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February 10, 2004.

JEROME BRYANT, Petitioner,
TOM CAREY, Respondent

The opinion of the court was delivered by: MAXINE CHESNEY, District Judge

Petitioner is a California prisoner who filed this pro se petition for a writ of habeas corpus pursuant to 28 U.S.C. § 2254. After an initial review, the Court ordered respondent to show cause why the petition should not be granted. Respondent has filed an answer accompanied by a memorandum and exhibits contending that the petition should be denied. Petitioner has not filed a traverse.


  The California Court of Appeal summarized the facts of the case as follows:
For present purposes, it is sufficient to state that the victim, 15-year-old Christina, passed out in petitioner's car after consuming alcoholic beverages purchased by petitioner. She had met petitioner that evening at a party in a motel. When she awoke, the car was parked; the car seat had been reclined; her clothes had been removed, except for her bra and panties; and petitioner was on top of her. He was wearing only his boxer shorts and his penis was touching the outside of her vagina. Christina thought that petitioner's penis entered her vagina "[a] little bit"
Christina screamed and tried to push petitioner off of her. At some point, petitioner ripped off her underwear. He put his hand on Christina's throat and told her to "shut the fuck up."
  Petitioner eventually got off Christina. He told her that he would give her money if she did not report him to the police. Christina did not accept any money from petitioner. Page 2
Petitioner drove Christina back to the motel where she was staying with her 18-year-old girlfriend Come. Christina told Come that petitioner had raped her and Come called the police.
See People v. Bryant, No. A096649, slip op. at 1-2 (Cal. Ct. App. Aug. 30, 2002) (Respt. Exh. 4) (hereinafter "Slip Op.").

  A jury convicted petitioner of attempted rape by intoxication and misdemeanor battery, and found that petitioner had a prior conviction. The trial court sentenced petitioner to five years in state prison. The California Court of Appeal affirmed on appeal, denying the two claims discussed herein. The Supreme Court of California denied the petition for review in a one-line opinion.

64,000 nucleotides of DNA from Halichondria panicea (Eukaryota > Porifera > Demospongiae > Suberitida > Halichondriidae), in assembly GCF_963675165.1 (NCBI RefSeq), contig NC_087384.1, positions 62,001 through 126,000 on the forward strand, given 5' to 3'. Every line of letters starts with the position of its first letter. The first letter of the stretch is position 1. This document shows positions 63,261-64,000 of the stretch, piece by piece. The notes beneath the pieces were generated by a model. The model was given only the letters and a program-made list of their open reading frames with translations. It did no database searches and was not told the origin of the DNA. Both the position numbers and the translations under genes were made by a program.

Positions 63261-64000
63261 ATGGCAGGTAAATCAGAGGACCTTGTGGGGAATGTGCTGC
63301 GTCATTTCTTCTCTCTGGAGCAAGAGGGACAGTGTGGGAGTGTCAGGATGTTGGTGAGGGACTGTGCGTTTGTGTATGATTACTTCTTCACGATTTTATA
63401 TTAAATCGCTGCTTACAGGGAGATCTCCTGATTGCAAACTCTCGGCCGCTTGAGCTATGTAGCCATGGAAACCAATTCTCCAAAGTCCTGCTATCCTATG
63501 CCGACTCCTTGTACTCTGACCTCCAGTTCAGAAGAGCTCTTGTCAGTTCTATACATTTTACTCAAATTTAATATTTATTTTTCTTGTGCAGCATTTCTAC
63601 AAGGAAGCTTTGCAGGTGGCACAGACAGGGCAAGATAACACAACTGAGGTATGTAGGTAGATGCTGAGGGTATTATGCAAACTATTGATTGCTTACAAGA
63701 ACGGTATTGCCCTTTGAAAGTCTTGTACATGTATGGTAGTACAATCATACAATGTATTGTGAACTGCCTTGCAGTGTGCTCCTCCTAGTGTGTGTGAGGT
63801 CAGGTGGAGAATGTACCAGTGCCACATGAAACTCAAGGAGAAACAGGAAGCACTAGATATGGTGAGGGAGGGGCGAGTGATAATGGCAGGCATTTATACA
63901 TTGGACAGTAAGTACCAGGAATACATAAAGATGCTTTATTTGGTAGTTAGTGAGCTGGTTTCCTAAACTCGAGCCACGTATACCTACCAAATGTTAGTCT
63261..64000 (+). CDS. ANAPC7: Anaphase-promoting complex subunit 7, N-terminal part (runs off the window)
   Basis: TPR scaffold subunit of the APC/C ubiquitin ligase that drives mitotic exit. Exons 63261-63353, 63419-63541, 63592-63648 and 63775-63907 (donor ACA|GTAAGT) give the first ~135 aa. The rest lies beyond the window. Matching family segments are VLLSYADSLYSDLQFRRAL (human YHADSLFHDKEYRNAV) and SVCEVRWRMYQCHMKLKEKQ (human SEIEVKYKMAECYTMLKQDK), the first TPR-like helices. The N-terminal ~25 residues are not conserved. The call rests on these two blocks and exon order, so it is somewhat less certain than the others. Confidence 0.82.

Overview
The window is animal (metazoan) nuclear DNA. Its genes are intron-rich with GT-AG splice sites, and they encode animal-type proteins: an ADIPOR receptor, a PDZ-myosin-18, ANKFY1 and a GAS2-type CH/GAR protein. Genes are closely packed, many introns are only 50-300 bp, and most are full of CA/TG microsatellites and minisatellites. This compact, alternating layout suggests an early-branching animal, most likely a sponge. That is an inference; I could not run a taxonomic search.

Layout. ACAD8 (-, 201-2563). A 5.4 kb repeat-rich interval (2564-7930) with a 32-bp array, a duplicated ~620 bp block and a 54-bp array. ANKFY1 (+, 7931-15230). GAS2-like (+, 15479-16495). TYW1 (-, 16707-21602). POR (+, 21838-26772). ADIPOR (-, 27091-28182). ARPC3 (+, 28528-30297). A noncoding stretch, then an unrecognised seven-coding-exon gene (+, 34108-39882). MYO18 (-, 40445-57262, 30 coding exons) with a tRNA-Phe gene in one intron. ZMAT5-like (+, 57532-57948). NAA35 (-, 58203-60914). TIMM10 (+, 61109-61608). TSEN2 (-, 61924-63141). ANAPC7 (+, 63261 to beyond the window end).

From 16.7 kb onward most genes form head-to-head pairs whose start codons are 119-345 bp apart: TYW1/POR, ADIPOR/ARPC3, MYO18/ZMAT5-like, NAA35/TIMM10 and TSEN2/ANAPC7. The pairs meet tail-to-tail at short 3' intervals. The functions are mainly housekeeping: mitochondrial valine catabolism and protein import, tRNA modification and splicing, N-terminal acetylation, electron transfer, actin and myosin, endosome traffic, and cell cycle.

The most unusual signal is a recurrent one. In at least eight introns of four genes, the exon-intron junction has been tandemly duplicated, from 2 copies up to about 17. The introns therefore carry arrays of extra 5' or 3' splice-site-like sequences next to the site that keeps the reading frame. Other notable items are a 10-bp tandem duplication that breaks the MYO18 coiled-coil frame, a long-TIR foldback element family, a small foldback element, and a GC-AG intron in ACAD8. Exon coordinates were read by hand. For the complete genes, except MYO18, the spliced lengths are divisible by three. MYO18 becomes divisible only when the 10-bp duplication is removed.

A. Standard of Review

  This Court may entertain a petition for a writ of habeas corpus "in behalf of a person in custody pursuant to the judgment of a State court only on the ground that he is in custody in violation of the Constitution or laws or treaties of the United States." 28 U.S.C. § 2254(a); Rose v. Hodges, 423 U.S. 19, 21 (1975).

  A district court may not grant a petition challenging a state conviction or sentence on the basis of a claim that was reviewed on the merits in state court unless the state court's adjudication of the claim: "(1) resulted in a decision that was contrary to, or involved an unreasonable application of, clearly established Federal law, as determined by the Supreme Court of the United States; or (2) resulted in a decision that was based on an unreasonable determination of the facts in light of the evidence presented in the State court proceeding." 28 U.S.C. § 2254(d); Williams v. Taylor, 120 S.Ct. 1495, 1523 (2000). Habeas relief is warranted only if the constitutional error at issue had a "`substantial and injurious effect or influence in determining the jury's verdict.'" Penry v. Johnson, 121 S.Ct. 1910, 1920 (2001) (quoting Brecht v. Abrahamson, 507 U.S. 619, 638 (1993)). A federal court must presume the correctness of the state court's factual findings. 28 U.S.C. § 2254(e)(1). Page 3

 B. Legal Claims

  1. CALJIC No. 2.71.5

  Petitioner claims that the trial court violated his right to due process by issuing the following California model jury instruction regarding evidence of a defendant's adoptive admissions: